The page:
Woolen Underwear Catalogue & Sample Cards By D. H. Evans & Co.

Woolen Underwear Catalogue & Sample Cards By D. H. Evans & Co., c. 1920s, Great Britain The Underpinnings Museum

Date: c. 1920s

Origin: Great Britain

Fabric: Wool

Brand: D. H. Evans & Co.


This catalogue of woollen underwear, from the 1920s, was produced by British brand D. H. Evans & Co. The undergarments, trademarked “Pesco,” are made of Scottish wool and are guaranteed not to shrink. A small swatch of a white knit wool fabric is included. The garments for sale range from “directoire” knickers, nightdresses, “cami-bockers” (a combination camisole top with knickers ), and wool slips with a variety of necklines (opera, low, high) and skirt lengths available. A second page shows “Ellan-ess” underwear, combining knickers with a short-sleeved buttoned top, or a slip-style garment with ribbon trimming at the neckline and shoulder straps. Prices are listed, with a higher price for “outsize” – presumably meaning plus-size garments, a shilling higher in cost throughout.

A third page advertising “Botany Wool Knickers” available in directoire and gold styles (gathered at the knee and with a buttoned band at the knee, respectively) includes a dusty rose pink swatch of knit wool fabric. The advertisement specifies that these knickers are also available in heliotrope, almond green, saxe, and other colours. Colours are not listed for all garments, but the golf-style knickers include a racial slur as a colour option. Although this indicates some level of diversity in skin tone colours available to buyers, it is important to note that regardless of historical context or intention, by the 1920s this racist term had long been used to harm and “impose contempt upon” the Black community. A 1930s hosiery catalogue from the Underpinnings Museum collection is another example of derogatory names for different “skin tone” colours in undergarments.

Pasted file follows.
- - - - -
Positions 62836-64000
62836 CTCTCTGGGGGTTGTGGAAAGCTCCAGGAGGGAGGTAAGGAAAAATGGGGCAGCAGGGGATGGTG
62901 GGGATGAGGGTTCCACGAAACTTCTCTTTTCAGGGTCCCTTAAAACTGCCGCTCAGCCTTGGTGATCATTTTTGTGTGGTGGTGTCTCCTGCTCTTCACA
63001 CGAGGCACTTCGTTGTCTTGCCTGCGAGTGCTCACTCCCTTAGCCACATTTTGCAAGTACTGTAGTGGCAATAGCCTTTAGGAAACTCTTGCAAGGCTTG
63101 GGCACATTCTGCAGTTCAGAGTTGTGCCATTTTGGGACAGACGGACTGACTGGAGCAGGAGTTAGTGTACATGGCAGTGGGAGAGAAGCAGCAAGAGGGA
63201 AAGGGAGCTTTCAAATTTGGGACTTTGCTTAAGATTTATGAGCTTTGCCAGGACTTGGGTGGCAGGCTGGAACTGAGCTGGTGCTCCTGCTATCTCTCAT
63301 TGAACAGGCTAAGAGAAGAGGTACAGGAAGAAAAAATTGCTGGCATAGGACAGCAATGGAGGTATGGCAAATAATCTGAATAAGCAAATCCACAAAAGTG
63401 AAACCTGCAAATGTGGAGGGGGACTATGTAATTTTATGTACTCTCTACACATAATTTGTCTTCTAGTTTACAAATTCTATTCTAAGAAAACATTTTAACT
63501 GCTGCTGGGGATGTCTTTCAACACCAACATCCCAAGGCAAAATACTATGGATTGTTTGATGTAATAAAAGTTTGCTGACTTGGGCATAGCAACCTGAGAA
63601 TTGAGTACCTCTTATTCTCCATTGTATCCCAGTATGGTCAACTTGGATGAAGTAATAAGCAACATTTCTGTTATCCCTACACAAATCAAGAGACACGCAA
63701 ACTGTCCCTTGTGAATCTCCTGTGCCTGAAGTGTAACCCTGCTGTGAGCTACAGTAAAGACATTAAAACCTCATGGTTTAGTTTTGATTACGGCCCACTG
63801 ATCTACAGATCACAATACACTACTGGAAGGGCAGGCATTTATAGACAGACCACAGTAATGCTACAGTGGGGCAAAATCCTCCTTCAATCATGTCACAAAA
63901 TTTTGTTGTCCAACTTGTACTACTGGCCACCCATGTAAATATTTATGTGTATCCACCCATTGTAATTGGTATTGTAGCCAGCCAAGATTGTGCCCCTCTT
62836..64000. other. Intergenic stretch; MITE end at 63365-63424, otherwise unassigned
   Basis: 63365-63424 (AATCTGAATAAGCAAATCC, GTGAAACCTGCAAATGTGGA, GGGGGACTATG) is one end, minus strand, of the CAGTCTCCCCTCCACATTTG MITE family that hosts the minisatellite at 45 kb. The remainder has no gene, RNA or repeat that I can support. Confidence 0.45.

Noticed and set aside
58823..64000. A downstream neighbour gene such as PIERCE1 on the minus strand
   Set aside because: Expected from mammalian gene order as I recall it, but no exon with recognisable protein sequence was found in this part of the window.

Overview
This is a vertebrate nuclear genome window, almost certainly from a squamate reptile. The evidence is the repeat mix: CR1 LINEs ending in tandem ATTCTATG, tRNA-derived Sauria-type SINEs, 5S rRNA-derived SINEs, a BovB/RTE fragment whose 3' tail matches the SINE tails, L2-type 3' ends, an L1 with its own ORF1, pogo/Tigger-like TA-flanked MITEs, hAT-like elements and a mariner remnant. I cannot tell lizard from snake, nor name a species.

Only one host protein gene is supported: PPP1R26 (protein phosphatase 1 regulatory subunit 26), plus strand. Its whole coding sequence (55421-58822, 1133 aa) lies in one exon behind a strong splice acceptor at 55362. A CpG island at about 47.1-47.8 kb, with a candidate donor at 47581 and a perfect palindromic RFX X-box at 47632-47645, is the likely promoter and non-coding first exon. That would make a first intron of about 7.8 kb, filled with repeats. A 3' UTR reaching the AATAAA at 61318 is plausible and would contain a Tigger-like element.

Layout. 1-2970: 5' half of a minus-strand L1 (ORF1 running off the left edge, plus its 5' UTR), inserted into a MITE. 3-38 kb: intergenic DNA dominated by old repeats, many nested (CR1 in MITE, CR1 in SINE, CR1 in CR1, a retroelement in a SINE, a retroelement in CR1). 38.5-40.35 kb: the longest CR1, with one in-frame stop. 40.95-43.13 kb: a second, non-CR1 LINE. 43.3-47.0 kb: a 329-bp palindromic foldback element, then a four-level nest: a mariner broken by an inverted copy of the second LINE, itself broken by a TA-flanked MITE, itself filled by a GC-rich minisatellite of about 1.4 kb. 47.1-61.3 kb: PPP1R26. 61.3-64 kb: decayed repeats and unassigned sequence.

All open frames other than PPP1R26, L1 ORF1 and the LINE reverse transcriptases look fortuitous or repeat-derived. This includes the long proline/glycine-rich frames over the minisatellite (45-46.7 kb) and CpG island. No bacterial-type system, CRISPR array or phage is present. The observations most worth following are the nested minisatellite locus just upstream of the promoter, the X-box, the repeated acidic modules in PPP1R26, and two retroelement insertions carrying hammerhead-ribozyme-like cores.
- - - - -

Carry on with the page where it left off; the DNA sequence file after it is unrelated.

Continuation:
H. Evans was a London department store, known for an imposing building on Oxford street, constructed in 1937. Building height restrictions had recently been lifted, allowing for the department store to be 100 feet tall, with a hall of escalators a main architectural focal point. Undergarments were sold on the second floor of the building. The “iconic” store ceased operations in January 2022.


From the collection of Karolina Laskowska

Museum number: KL-2018-005


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